This morning, we were able to enjoy a low-fat protein, a high-fibre carbohydrate and a fruit, all with one pancake! If you’re wondering why this is such a big deal, check out my post on Healthier Breakfasts: Pear, Kefir & Honey Smoothie. I came across this recipe while perusing a Chatelaine magazine in my doctor’s office.
Charlotte made these pancakes one Saturday morning just over a month ago and they were fabulous. I was thinking of renaming them: “Pancakes Charlotte”. You know, so she could be proud and have a hankering to make them every now and then, entirely on her own. When she adamantly refused to make them this morning, claiming she was on Spring Break, I had a change of heart.
Oat-Bran & Ricotta Pancakes
1 cup of whole wheat flour
3/4 cups of oat bran
1/4 cup of brown sugar
1 teaspoon of baking powder
1 teaspoon of baking soda
1/4 teaspoon of salt
1 cup of light ricotta cheese
1 cup of milk
1 teaspoon of vanilla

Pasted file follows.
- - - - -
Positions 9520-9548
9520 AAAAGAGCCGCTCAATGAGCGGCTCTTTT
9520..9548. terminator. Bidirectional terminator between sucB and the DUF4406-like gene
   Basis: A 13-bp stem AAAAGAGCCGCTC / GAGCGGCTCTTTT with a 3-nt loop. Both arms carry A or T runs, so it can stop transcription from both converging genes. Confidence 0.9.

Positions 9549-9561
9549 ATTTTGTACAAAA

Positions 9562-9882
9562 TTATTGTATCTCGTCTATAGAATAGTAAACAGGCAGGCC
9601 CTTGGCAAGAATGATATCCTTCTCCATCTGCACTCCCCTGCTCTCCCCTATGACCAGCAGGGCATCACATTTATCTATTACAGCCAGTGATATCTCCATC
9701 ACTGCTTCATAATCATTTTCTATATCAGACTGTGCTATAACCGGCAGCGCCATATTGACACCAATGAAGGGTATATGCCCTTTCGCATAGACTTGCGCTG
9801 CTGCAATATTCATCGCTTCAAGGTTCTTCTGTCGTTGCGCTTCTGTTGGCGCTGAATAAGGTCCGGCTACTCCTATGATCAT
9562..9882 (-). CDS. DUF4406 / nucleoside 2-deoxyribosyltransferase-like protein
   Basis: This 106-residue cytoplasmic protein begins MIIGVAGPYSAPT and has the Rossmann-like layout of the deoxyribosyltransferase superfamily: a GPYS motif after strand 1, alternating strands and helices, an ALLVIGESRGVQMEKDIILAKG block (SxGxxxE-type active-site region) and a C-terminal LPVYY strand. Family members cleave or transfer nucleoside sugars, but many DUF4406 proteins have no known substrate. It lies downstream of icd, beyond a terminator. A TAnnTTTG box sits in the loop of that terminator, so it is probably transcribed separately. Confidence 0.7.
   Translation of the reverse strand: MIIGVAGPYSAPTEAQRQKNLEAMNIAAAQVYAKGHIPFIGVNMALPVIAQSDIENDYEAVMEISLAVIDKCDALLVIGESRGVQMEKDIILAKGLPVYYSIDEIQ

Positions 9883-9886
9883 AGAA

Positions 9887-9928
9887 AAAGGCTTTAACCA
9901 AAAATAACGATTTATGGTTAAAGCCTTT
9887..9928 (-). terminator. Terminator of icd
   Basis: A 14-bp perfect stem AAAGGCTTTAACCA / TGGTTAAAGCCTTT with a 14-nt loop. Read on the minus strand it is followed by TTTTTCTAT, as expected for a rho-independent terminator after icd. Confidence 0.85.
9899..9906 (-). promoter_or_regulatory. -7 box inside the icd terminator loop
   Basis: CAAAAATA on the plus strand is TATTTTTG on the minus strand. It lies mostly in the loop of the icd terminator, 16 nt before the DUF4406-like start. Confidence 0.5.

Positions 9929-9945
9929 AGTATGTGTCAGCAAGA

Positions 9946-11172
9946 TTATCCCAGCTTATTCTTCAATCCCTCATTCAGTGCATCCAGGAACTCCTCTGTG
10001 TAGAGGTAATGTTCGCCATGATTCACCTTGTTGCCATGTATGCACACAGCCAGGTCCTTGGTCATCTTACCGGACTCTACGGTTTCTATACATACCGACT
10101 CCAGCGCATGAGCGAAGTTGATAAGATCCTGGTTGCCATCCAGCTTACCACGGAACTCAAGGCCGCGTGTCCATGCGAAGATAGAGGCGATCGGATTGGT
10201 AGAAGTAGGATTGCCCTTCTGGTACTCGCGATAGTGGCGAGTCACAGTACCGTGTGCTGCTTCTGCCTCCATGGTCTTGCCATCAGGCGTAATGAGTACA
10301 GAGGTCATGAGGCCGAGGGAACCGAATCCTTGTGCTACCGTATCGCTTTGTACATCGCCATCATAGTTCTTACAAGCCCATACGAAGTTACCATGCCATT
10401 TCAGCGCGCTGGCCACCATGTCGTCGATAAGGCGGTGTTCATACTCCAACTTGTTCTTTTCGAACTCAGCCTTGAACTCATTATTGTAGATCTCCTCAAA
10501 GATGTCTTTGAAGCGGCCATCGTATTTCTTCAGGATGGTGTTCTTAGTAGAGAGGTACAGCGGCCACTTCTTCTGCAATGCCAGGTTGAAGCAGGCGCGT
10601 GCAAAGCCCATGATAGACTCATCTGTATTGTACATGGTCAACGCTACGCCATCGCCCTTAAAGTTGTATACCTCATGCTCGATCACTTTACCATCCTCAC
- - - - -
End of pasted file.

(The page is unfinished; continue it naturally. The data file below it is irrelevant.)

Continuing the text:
4 tablespoons of melted butter
Pure Maple Syrup
Fresh raspberries, or your favourite fruit
I like to use light ricotta cheese because it’s thinner and can easily be worked into the other ingredients. You can use oil instead of butter. I prefer using butter in my pancakes and baked goodies rather than oil. I don’t know, it’s a mental thing!
In a large bowl, whisk together the flour, oat bran, sugar, baking powder, baking soda and salt. In a smaller bowl, whisk the eggs. Add the ricotta, milk, vanilla and melted butter. Mix well. Add wet ingredients to the dry, mixing until just combined.
Heat a pan over medium-low to low heat. Every stove is different and for these pancakes, I started off at medium-low and had to lower the heat just a tad. The first pancake is always a taste-test for the cook, isn’t it? Pour about 1/3 of a cup into your pan and cook for about 3 minutes per side. When you see the uncooked batter just begin to bubble, it’s time to flip it over.
Keep them in a warm oven as you continue to cook the remainder of the pancakes. Serve with pure maple syrup and fresh raspberries, or your favourite fruit. I cannot stress enough the importance of pure maple syrup, not just for pancakes but for any recipes that call for it. Living in Quebec, who supplies about 80% of the world’s maple syrup, can you blame me?
The recipe makes about 12 pancakes, perfect for 4 people. I was quite satisfied after my second, but just had to have a third. My weakness when it comes to good food is to just keep eating, even if I’m no longer hungry. I must admit, the third pancake left me feeling quite satiated and somewhat lethargic, just wanting to crawl back into bed with a good read. And why not? I’m on Spring Break too!